Imagine waking up at 13,200 feet on Kilimanjaro on the sixth day of your trek. A friendly face might hand you a cup of coffee as you tie your boots. Another might refill your water bottles.
Later, a team breaks down your tent, toilet tent and dining tent, stows away the food and cooking equipment and races ahead on the trail to the next campground. After trekking up to 15,300 feet over the course of the day, you find camp and dinner waiting for you.
Those friendly faces belong to the porters. Their diligent work keeps you hydrated, fed, sheltered and safe on the mountain.
Together, porters carry equipment and supplies up Kilimanjaro and give climbers the support they need to reach the summit. Without them, getting to the Roof of Africa would be nearly impossible.
Carrying Equipment and Supplies
Each trek is different, but on average, it takes about 225 pounds of total luggage per trekker to get to Kilimanjaro’s peak and back, including:
- 100 pounds of food, including porters’ food
- 65 pounds of camping gear, including all sleeping, dining, toilet, kitchen and porter tents
- 33 pounds of personal gear
- 15 pounds of cooking and serving equipment
- 10 pounds of safety gear, including oxygen kits, first aid kits, a hyperbaric chamber, AED and litter
On average, that 225 pounds is split among six porters. Why? It’s simply the right thing to do. The job of a porter is challenging. Splitting the weight among many people means a safer, more efficient, socially responsible climb.
We strictly follow the Kilimanjaro Porters Assistance Project (KPAP) porter load weight limit of 20 kilograms (44-pounds), weighing bags before and during every climb.
That’s just one item from KPAP’s list of porter treatment guidelines; we comply with or exceed every standard.
Making Camp Each Day
The popular climbing advice on Kilimanjaro is “pole, pole,” which is Swahili for “slowly.” That mindset is how countless trekkers reach the summit, but some porters prefer a quicker pace.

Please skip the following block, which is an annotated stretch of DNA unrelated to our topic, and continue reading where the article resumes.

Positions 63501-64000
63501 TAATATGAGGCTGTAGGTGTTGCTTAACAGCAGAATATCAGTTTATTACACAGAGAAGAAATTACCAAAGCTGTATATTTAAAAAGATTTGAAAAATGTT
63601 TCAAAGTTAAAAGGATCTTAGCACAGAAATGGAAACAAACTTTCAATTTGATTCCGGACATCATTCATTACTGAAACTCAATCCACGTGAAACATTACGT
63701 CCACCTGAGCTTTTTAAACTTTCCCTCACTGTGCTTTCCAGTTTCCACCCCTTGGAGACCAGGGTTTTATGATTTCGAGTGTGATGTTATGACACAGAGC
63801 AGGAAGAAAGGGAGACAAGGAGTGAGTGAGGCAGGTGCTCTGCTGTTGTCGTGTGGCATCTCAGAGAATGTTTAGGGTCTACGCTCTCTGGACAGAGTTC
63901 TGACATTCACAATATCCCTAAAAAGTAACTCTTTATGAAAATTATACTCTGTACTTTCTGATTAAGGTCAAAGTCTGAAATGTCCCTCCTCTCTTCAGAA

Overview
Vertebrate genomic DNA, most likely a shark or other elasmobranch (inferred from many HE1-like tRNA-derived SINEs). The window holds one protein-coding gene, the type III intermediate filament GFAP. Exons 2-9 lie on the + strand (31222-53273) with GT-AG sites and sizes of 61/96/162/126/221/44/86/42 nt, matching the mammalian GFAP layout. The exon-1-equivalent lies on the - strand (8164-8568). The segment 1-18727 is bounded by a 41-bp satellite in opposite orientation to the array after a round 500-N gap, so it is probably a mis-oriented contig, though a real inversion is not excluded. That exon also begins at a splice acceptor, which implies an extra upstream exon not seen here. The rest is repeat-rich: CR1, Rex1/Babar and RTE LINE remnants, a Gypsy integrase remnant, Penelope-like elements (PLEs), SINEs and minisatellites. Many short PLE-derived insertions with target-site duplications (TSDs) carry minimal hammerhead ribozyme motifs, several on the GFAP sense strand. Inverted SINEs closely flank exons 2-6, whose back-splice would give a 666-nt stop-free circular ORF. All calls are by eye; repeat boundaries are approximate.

After your tents are broken down and packed away, a few porters often race ahead on the trail to secure the best spot at the next camp ground and to finish making camp before trekkers arrive.
Making camp itself is a skill – one the porters have mastered.
And making camp goes beyond setting up a tent. Consider supplying clean water, for example. Cooks need water for food preparation and washing dishes. Trekkers need water for washing and four liters of drinking water at a minimum every day.
Kilimanjaro has no plumbing. The porter team gathers water themselves, purifies it and supplies it throughout camp. That’s what it takes to get something as vital as a drink or a bowl of water to wash your hands in on the mountain, and it’s all thanks to the porters.
Supporting You Mentally and Physically
There are countless other things porters do during the trek to support you both physically and mentally.
Take it from summiteer Anne Dickinson:
Coleman [my personal porter] greeted me every morning, and at Crater Camp when my hands were in pain from some sunburn and cold, he even tied my boots and put on my gaiters for me. He was my shadow… always with a fantastic attitude, amazing smile and terrific sense of humor.
As I walked past Elipokea Adam, our campsite manager, I asked that would it be possible for someone to inflate my sleeping pad (doing this one’s self is not good at that altitude). I remember a broad smile formed on his face, and he took me by the arm, led me to my tent and asked me to look inside. There inside was a perfectly organized tent with inflated sleeping pad awaiting. I found this to be not only extremely efficient, but even more a touching kindness.
Or Dennis Martin Smith, whose boots came apart on the mountain and were stitched back together by the porters:
I watched in amazement at Khalid Mohamed’s skills and the speed at which the repairs were taking place. Before I knew it, I looked up and my boots were rescued and my Kili trek saved. I will forever be in debt to Khalid Mohamed and all the porters who helped me make it up and down Kilimanjaro in one (safely heeled) piece.
There are specific porters who stay with the group all the way to the summit, carrying safety equipment and the like. When you need a little extra encouragement to power through the windswept, arctic conditions at the peak, they’re there to cheer you on.
This last piece may sound like a small detail, but it makes an incredible difference on the mountain.
Seven Summits climber Vanessa O’Brien may have put it best while describing the porters.
Not only are they the difference between success and failure to the summit, they are the difference between a boring hike and an adventure of a lifetime!
If you’re interested in learning more about Kilimanjaro’s porters, KPAP is a fantastic source for data and historical information regarding treatment on the mountain, wages, responsibilities and more.